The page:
R. a Committee on Payment Systems (Chairman: Dr. has been initiated. Government of India. The project is aimed at the formulation of standards for multi-application smart cards on the basis of inter-operable systems and technological components of the entire system. The draft Bill provides a legal basis for netting. The report of the Committee was put on the RBI website for wider dissemination. apart from empowering RBI to have regulatory and oversight powers over payment and settlement systems of the country. submitted its report in September 2002 along with a draft Payment Systems Bill. national EFT (NEFT) is being introduced using the backbone of the structured financial messaging system (SFMS) of the IDRBT. after examining the various aspects relating to payment and settlement systems. Special Electronic Funds Transfer As indicated in the mid-term Review of October 2002. The draft Bill has been forwarded to the Government. The Committee. under the aegis of the Ministry of Communications and Information Technology. Multi-application Smart Cards Recognising the need for technology based payment products and the growing importance of smart card based payment flows. the electronic clearing service and electronic funds transfer (EFT) are also being enhanced in terms of security by means of implementation of PKI and digital signatures using the facilities offered by the CA.H. Patil) was set up in 2002. NEFT would provide for movement of electronic transfer of funds in a safe. secure and quick manner across branches of any bank to any other bank through a central gateway of each 56 .In addition to the negotiated dealing system. Committee on Payment Systems In order to examine the entire gamut of the process of reforms in payment and settlement systems which would be culminating with the real time gross settlement (RTGS) system. a pilot project for multi-application smart cards in conjunction with a few banks and vendors.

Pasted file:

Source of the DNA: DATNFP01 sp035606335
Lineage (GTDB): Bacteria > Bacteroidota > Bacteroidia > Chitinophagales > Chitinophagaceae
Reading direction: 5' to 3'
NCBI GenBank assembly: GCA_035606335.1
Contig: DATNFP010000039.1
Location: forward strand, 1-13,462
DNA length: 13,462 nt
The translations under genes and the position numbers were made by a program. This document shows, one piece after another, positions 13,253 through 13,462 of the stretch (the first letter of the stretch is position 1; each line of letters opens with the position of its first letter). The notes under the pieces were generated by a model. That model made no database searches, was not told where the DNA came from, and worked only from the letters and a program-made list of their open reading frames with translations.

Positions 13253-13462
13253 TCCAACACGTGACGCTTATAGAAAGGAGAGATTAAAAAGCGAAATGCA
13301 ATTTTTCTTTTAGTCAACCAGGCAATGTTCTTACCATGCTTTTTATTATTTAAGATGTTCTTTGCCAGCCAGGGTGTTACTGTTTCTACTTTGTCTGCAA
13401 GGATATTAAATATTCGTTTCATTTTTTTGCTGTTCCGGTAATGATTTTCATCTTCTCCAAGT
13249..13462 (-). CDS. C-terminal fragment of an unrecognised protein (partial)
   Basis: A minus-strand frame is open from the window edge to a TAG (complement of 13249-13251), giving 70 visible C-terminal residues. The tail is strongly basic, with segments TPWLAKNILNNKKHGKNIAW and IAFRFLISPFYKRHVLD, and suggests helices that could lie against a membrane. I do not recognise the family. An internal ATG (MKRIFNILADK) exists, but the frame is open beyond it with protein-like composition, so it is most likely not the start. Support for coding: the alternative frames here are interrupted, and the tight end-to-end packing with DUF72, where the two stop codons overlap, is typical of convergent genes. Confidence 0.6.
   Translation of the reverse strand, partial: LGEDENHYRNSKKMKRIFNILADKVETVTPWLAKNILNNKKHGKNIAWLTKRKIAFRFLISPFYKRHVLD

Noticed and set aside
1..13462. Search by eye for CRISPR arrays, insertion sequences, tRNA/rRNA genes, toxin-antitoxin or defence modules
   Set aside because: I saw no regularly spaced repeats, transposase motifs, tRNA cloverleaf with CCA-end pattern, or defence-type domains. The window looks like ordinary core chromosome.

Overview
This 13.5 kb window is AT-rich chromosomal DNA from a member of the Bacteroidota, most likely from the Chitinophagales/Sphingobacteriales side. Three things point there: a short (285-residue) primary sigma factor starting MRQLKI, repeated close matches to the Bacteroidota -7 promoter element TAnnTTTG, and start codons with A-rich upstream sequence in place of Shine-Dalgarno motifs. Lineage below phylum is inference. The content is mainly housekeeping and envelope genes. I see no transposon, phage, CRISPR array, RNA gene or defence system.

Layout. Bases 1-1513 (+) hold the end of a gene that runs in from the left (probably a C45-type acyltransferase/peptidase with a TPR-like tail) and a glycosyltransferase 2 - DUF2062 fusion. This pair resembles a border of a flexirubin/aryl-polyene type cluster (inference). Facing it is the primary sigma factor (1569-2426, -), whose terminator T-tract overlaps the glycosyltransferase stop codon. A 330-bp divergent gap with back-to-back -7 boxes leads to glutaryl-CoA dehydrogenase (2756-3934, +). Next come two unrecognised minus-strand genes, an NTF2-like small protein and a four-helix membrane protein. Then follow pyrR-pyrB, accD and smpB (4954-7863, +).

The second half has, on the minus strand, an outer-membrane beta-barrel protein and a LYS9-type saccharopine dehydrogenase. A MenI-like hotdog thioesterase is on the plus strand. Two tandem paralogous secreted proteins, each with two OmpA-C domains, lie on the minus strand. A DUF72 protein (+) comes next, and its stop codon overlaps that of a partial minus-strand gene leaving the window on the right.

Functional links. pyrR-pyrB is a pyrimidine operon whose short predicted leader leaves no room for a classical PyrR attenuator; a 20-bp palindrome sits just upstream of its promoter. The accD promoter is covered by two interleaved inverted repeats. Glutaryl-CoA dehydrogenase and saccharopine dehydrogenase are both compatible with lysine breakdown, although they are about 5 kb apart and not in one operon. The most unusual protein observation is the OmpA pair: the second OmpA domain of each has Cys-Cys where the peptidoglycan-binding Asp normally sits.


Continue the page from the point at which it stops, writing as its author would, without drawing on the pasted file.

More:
which has become operational since February 2002.047 clearing houses managed by RBI. These include banks. insurance companies. public sector banks and other institutions. all deals in government securities. The following are some of the offerings of Central Bank of India. with the inter-bank settlement being effected in the books of account of banks maintained at RBI. call/notice/term money. government securities and foreign exchange markets. if done outside NDS. CDs and CP executed among NDS members have to be reported automatically through NDS. Since this scheme requires connectivity across a large number of branches at many cities. • The Home Savings Safe Deposit Scheme to build saving/thrift habits in all sections of the society. Reporting of Call/Notice Money Market Transactions on NDS Platform Negotiated dealing system (NDS). At present. 57 . enables on-line dealing and dissemination of trade information relating to instruments in money. mutual funds and any other institution as admitted by RBI. the SBI and its associates. primary dealers (PDs). In order to facilitate banks to have better control over their funds. if the deal is done on NDS and within 15 minutes of concluding the deal. it is proposed to introduce national settlement system in a phased manner. a special EFT was introduced in April 2003 covering about 3000 branches in 500 cities. • An Exclusive Ladies Department to cater to the Bank's women clientele. financial institutions (FIs). This has facilitated same day transfer of funds across accounts of constituents at all these branches. Membership in NDS is open to all institutions which are members of INFINET and are maintaining subsidiary general ledger (SGL) Account with RBI. National Settlement System(NSS) The clearing and settlement activities are dispersed through 1.bank.